gwent—aside from being a county in the south of wales—is the name of a new collectible card game which can be found inside the newest release of the witcher video game franchise. i stress ‘inside’ for a reason, and before you pass out or click away because of all the ‘nerd’ going on here i’ll get to the point.
gwent is awesome.
you encounter a great deal of characters as you roam the lands of the northern kingdoms throughout the game. many of those characters you meet happen to play a table top card game called gwent and are more than happy to wager a few crowns to play against you. but the mechanics of gwent are so good, so well refined, and so intriguing that it very well could be its own standalone game, let alone rolled up as a small experience within the larger game of the witcher 3. it’s so good that in some cases gwent is actually stealing away press from the game itself. said one popular personality in the video games industry:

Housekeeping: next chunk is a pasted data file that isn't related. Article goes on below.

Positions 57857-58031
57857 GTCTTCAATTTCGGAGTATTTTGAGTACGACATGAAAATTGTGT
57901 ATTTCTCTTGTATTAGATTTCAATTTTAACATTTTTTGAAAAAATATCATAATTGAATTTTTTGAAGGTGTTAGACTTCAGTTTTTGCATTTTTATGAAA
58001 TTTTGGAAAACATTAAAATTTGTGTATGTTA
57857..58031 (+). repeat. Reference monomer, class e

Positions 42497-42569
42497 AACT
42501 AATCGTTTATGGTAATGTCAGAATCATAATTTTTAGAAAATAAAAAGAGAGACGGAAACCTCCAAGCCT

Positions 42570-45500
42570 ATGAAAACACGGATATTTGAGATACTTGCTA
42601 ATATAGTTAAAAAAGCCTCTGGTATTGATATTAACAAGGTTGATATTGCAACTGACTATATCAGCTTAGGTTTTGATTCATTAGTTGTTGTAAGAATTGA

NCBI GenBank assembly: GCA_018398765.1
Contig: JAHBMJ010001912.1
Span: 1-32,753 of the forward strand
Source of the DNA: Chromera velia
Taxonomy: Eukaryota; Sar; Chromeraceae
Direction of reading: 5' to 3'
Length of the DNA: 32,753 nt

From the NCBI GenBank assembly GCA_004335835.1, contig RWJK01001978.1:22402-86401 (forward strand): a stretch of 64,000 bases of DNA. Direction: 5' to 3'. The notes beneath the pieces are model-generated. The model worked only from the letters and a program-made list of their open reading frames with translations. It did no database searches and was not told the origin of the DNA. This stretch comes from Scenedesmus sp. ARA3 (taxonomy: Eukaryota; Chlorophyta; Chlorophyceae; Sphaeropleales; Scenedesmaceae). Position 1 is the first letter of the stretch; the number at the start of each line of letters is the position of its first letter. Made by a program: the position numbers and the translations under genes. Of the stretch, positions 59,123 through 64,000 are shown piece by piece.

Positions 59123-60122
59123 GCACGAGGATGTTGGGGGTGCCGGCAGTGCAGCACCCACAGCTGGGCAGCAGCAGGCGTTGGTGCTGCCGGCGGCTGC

— Tycho Brahe (@TychoBrahe) May 23, 2015
it speaks to the level of detail the game designers went to in order to provide the best experience for consumers of their product. that merely a small part of the larger whole was crafted with such diligence to be receiving so much critical praise is truly remarkable. it makes you ask the question of yourself: how much am i focused on all aspects of my customers’ experience? when was the last time i left my customers overjoyed? am i offering all that i can offer up front, or am i holding something back?
it’s true that executing the fundamentals are critical at preventing your customers from getting angry, but it takes commitment to delivering a total experience to truly delight your customers.